I have been collecting things for as long as I can remember. From chewing gum stickers, to promotional bottle tops, Super Strikas comics, to basketball cards marketed by the American missionaries who came to my school, weirdly enough, to sell basketball cards. I loved sitting down with the things, getting lost in them. The point wasn’t that I had the thing. I didn’t think of collecting as gathering to save, in that way that is driven by scarcity. I collected things because of what they reminded me: how I came by them, how I was feeling at the time, where I was, who was there, who had it before I did…. All those were important aspects of my collecting. In a way, I was not just collecting the object, but the story of the object. I maintained this habit over the years, collecting stories that brought me joy: ticket stubs, books, notes, gadgets, rocks, many, many things; until I eventually found my way to vinyl records.

The first record I bought was Dexys Midnight Runners’ Searching For The Young Soul Rebels. It wasn’t the first record I owned, I had inherited about five from my parents (when I say inherited I just mean I found them in the house and took them when I moved out). They were a mishmash of different genres from Venus by Logic System which describes itself as “the essence of computer music”, to Passion by Jennifer Rush which features the sundowner hit You’re My One and Only, there was Stanley Black’s Stanley Black Plays for Latin Lovers whose album art reminds me of Antonio from No One But You lost at sea while his brother Max steals his entire life, and Tina Charles’ I Love to Love. Then there was my favourite, a severely warped African Song by Anna Mwale. 

When I got home from Asanand Music Shop with Dexys Midnight Runners’ Searching For The Young Soul Rebels, I took the record from my bag and spent a minute looking at the sleeve. The album art is a picture of a boy holding two bags, one of them bursting open in a way that shows he was in a hurry when he packed. On his face is this determined look, like a child forced to deal with heavy things too early in their life. There is movement behind him. A woman holds a child to his left, and a man holds another child to his right. There is a bus filled with people hanging onto it. In each of the faces on the cover, there is worry. I took the record out of the sleeve and placed it onto the old Detrola my father had sent me a few months back and I placed the tone arm on the record. First came silence, and then the thud when one places the needle onto the record with the dexterity of a beginner, and then a hiss, a soft rustle, a scratch and then the music. The album starts with a sound I gravitate towards: radio static. An imaginary listener is searching through several frequencies and then lands on one. A severely British voice comes in and yells, “Hey Jimmy!” Jimmy and a crowd behind him shout “Yeah!” and the voice continues, “For God’s sake, burn it down!” and then a barrage of horns pushes out of the speakers and the voice sings, in this raspy, almost whiny voice, accompanied by the horns, “this man is looking for someone to hold him down, he just doesn’t quite ever understand the meaning.” I reach for the sleeve and read along with the lyrics:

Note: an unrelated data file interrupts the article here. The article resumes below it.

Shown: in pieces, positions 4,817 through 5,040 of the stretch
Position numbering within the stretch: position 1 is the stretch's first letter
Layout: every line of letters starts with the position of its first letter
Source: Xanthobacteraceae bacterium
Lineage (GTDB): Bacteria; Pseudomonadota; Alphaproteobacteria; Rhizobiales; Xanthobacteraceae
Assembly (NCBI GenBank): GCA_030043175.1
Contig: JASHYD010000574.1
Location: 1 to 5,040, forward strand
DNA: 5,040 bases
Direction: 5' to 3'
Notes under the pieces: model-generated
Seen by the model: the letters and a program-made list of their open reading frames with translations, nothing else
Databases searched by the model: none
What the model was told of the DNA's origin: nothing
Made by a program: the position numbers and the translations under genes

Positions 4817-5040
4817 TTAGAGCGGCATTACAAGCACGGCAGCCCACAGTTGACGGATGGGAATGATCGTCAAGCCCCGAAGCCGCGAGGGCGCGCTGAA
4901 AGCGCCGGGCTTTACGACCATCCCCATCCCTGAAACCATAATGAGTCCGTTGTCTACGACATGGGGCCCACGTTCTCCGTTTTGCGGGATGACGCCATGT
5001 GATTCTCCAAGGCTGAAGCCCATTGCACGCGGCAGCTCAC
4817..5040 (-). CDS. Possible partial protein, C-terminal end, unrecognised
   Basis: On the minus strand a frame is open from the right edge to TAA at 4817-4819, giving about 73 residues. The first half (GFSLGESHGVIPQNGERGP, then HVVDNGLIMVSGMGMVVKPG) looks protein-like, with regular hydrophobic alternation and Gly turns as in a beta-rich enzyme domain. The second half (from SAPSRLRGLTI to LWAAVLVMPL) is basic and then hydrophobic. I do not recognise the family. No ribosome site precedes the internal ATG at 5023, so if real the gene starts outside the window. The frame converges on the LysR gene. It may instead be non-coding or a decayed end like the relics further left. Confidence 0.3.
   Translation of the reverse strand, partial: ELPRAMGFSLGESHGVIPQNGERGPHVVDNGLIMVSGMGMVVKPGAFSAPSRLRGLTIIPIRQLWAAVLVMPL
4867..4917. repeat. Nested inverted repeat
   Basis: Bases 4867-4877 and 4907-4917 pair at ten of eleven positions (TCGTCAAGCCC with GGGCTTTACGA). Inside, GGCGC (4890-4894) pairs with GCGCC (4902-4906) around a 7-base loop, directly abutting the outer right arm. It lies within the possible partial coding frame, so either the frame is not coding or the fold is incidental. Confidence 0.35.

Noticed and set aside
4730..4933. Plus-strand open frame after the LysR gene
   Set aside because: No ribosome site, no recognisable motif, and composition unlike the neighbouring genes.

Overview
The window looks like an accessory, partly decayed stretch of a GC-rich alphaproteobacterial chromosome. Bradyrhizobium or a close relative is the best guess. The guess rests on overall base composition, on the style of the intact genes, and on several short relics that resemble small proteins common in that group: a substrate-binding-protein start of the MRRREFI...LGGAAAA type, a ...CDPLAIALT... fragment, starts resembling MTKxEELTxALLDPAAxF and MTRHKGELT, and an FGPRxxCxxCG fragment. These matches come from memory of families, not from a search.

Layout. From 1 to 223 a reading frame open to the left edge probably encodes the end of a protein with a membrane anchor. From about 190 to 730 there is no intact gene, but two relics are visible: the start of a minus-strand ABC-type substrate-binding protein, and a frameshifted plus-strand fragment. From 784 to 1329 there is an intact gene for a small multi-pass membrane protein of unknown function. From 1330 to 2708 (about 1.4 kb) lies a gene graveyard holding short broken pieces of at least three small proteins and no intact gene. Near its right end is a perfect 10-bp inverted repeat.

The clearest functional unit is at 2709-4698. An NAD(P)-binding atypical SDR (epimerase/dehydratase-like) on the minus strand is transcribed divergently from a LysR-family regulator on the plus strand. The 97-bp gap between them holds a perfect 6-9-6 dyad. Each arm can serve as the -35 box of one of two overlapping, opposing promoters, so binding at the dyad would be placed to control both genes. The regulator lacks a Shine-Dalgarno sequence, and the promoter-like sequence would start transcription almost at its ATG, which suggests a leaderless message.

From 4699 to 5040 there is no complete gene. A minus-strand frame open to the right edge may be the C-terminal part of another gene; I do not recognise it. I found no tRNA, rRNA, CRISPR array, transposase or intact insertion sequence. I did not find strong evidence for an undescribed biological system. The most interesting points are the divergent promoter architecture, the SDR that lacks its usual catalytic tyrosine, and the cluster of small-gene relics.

“I never heard about Oscar Wilde

I don’t talk about Brendan Behan

I don’t think about Sean O’Casey

I don’t care about George Bernard Shaw.”

I don’t realise when the song ends, only when the whole side does. I get up and flip the record and repeat the process. From the time I get lost in the album art, to the moment the needle hits that record and the album plays, nothing else matters. I am here, where the music is.

*

I didn’t buy as many records as I should have until I moved to Colombia. The last record I bought was Reggae Greats: Gregory Isaacs Live at a flea market in Edinburgh. Records in Nairobi were too expensive for a broke, recently graduated writer. By 2020, I had about 22 records found almost accidentally on various trips. And then the pandemic was announced. By the time I was going to Pereira, one year later, I had over 100 records.